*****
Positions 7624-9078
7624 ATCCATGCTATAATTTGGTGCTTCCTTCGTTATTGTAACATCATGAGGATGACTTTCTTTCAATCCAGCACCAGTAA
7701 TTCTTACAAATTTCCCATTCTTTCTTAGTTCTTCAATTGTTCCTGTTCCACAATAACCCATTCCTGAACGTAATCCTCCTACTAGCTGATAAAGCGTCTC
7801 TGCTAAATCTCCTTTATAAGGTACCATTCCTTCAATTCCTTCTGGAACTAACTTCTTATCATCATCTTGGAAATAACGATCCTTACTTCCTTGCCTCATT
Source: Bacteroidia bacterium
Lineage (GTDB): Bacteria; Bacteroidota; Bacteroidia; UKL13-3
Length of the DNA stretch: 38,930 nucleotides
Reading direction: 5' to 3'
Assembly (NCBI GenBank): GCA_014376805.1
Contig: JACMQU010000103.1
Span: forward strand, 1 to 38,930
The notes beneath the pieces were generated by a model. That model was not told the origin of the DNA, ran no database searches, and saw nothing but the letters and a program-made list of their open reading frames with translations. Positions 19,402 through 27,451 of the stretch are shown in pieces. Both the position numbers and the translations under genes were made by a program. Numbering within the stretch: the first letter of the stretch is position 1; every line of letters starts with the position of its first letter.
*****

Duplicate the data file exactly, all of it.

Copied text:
Positions 7624-9078
7624 ATCCATGCTATAATTTGGTGCTTCCTTCGTTATTGTAACATCATGAGGATGACTTTCTTTCAATCCAGCACCAGTAA
7701 TTCTTACAAATTTCCCATTCTTTCTTAGTTCTTCAATTGTTCCTGTTCCACAATAACCCATTCCTGAACGTAATCCTCCTACTAGCTGATAAAGCGTCTC
7801 TGCTAAATCTCCTTTATAAGGTACCATTCCTTCAATTCCTTCTGGAACTAACTTCTTATCATCATCTTGGAAATAACGATCCTTACTTCCTTGCCTCATT
Source: Bacteroidia bacterium
Lineage (GTDB): Bacteria; Bacteroidota; Bacteroidia; UKL13-3
Length of the DNA stretch: 38,930 nucleotides
Reading direction: 5' to 3'
Assembly (NCBI GenBank): GCA_014376805.1
Contig: JACMQU010000103.1
Span: forward strand, 1 to 38,930
The notes beneath the pieces were generated by a model. That model was not told the origin of the DNA, ran no database searches, and saw nothing but the letters and a program-made list of their open reading frames with translations. Positions 19,402 through 27,451 of the stretch are shown in pieces. Both the position numbers and the translations under genes were made by a program. Numbering within the stretch: the first letter of the stretch is position 1; every line of letters starts with the position of its first letter.